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I-10 Corridor History

A Critical Corridor

Interstate 10 (I-10) between Phoenix and Tucson is critical for Arizona’s economy, as it links the state’s two largest metropolitan areas while also providing a key link for the national and international movement of freight. Arizonans use this route to commute to and from the cities daily from rural communities. This route also serves the Gila River Indian Community by providing key connections to employment, medical, educational, and other necessary services both within and outside of the Community.

Since about 2005, Arizona Department of Transportation (ADOT) had been expanding the capacity of I-10 between Phoenix and Tucson in segments. By 2019, I-10 consisted of three lanes in each direction between SR 387 near Casa Grande and Tucson. That left the 26 miles of I-10 across the Gila River Indian Community as the only remaining stretch with two lanes in each direction.

Corridor Planning & Development

In the summer of 2019, ADOT and partner agencies took the essential first step toward studying ways to increase the capacity of a 26‑mile section of I-10 south of the Phoenix metropolitan area.

A map of the I-10 Wild Horse Pass corridor showing the proposed locations of crossroads and interchange improvements as well as bridge replacements

The study focused on the 26-mile section of I-10 between the Loop 202 interchange south of Phoenix to just south of the State Route (SR) 387 interchange near Casa Grande. This section of I-10 was labeled the Wild Horse Pass Corridor. It was the last remaining segment of I-10 between Phoenix and Tucson that had only two lanes in each direction.

The I-10 bridges over the Gila River were part of a separate ADOT project that was excluded from the overall corridor study but closely coordinated with the Community.

In collaboration with the Gila River Indian Community, the Bureau of Indian Affairs (BIA), the Federal Highway Administration (FHWA) and Maricopa Association of Governments (MAG), ADOT prepared an environmental study under the National Environmental Policy Act (NEPA) and an engineering study to evaluate improvements to I-10. This study was important because I-10 supports significant commercial and economic growth for the region, state and nation, and is considered a Key Commerce Corridor.

The study process produced a NEPA-compliant environmental report (an Environmental Assessment [EA]) and an engineering report called a Design Concept Report (DCR) that:

  • Developed a range of alternatives and options, including the no-build alternative.
  • Evaluated the alternatives’ and options’ costs, right-of-way implications, engineering factors and environmental considerations.
  • Documents the mitigations necessary to offset identified impacts associated with the preferred alternative.
  • Selected a preferred alternative based on technical analysis and the agency and public feedback received.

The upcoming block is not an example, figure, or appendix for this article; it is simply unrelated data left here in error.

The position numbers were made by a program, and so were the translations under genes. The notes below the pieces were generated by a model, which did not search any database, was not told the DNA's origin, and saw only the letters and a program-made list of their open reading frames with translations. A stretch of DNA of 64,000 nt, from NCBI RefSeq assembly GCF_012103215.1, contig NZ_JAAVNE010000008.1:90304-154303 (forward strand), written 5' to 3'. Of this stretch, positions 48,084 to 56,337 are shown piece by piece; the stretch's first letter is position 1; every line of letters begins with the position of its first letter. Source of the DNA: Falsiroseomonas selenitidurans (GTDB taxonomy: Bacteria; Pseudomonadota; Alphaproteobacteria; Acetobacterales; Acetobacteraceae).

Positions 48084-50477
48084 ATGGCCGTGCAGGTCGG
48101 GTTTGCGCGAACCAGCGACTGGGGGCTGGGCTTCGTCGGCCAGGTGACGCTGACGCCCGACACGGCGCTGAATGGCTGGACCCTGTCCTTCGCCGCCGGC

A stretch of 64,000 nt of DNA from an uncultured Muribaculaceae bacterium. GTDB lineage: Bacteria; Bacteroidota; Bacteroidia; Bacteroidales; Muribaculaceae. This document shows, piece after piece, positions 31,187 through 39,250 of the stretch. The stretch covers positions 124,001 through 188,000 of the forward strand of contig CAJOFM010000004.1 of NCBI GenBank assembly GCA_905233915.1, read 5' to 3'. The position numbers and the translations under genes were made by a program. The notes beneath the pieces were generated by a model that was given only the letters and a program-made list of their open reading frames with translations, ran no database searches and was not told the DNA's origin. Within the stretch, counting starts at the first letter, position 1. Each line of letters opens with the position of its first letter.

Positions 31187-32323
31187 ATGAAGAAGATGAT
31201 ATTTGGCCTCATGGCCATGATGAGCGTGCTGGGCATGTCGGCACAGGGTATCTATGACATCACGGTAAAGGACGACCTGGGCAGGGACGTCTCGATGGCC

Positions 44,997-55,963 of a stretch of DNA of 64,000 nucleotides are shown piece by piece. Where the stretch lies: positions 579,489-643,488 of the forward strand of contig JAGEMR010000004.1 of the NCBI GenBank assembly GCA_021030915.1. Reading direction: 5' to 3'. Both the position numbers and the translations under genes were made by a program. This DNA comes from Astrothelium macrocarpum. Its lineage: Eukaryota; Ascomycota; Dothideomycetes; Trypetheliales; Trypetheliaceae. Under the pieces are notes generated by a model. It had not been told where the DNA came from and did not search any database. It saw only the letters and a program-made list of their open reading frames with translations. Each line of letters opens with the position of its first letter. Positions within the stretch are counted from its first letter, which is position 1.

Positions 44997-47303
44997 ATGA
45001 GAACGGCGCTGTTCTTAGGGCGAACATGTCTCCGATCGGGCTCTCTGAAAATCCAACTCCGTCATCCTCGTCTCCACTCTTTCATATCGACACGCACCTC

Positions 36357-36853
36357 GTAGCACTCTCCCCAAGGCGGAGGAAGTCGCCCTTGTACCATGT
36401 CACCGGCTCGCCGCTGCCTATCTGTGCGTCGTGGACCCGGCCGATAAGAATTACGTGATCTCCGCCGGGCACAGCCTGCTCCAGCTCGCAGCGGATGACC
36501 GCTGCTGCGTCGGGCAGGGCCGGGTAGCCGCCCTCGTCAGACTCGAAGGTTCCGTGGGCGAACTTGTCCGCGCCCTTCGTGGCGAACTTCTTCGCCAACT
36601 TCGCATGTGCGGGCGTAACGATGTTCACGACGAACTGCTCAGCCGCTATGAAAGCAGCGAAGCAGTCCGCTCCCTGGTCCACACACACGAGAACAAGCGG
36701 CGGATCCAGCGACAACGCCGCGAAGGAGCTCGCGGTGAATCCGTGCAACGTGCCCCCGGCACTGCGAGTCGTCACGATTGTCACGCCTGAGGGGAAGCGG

In 2022, the Final Project Assessment for the Gila River Bridge replacement was completed, and then in 2023, the Final Categorical Exclusion environmental document for that project was also completed. These documents can be found below in the Corridor Documentation section.

In early 2024, the Final Environmental Assessment, the Finding of No Significant Impacts (FONSI), and the Final Design Concept Report were completed for the I-10 Wild Horse Pass Corridor study. These documents, along with other related corridor documents and resources, are posted in the Corridor Documentation section below.

Corridor Development Timeline

The timeline below depicts the corridor planning process steps that were followed by ADOT and the project stakeholders.

From 2019 to 2024, the project was Scoping, Developing and Evaluating Alternatives, Publishing Studies and Reports and Finalizing a Route and Concept.  In the future, the project will begin Design, Right-of-Way and Construction.

View Study Documents

Highlights of the I-10 Corridor Improvements

  • Adding a new general-purpose lane in the median in both the east- and westbound directions for the entire 26-mile corridor, providing three continuous lanes in each direction between Phoenix and Tucson once constructed.
  • Extending the High Occupancy Vehicle (HOV) lane in each direction on I-10 from Loop 202 to Riggs Road.
  • Improving interchanges and crossroads for enhanced capacity and safety, and multimodal (bike and pedestrian) crossings, as well as addressing age/condition issues.
  • Removal of Dirk Lay Road crossing over I-10 and the return of the associated easement/right-of-way back to the Gila River Indian Community.
  • Replacing the aging and narrow Gila River Bridges as a part of a separate project.
  • Installing a fiber optic backbone to install freeway management technology to allow for the installation of sensors, cameras, variable message signs and other highway operations and safety-related technology.

Planning & Development Documents

Final Studies & Project Documents

  • Final EA (Report PDF Only) Coming soon
  • Final EA (Appendices PDF Only) Coming soon
  • Finding of No Significant Impact (FONSI PDF) Coming soon
  • Finding of No Significant Impact (FONSI PDF — Bureau of Indian Affairs) Coming soon
  • Final Public Hearing Report PDF (Sept 2022) Coming soon
  • I-10 Gila River Bridge Final Categorical Exclusion

Previous Studies & Documents

Study Documentation

General Meeting Information
Level 1 Basic Information Overview
Level 2 Detailed Alternative/Options and Evaluations
Level 3 Technical Alternatives/Options and Evaluations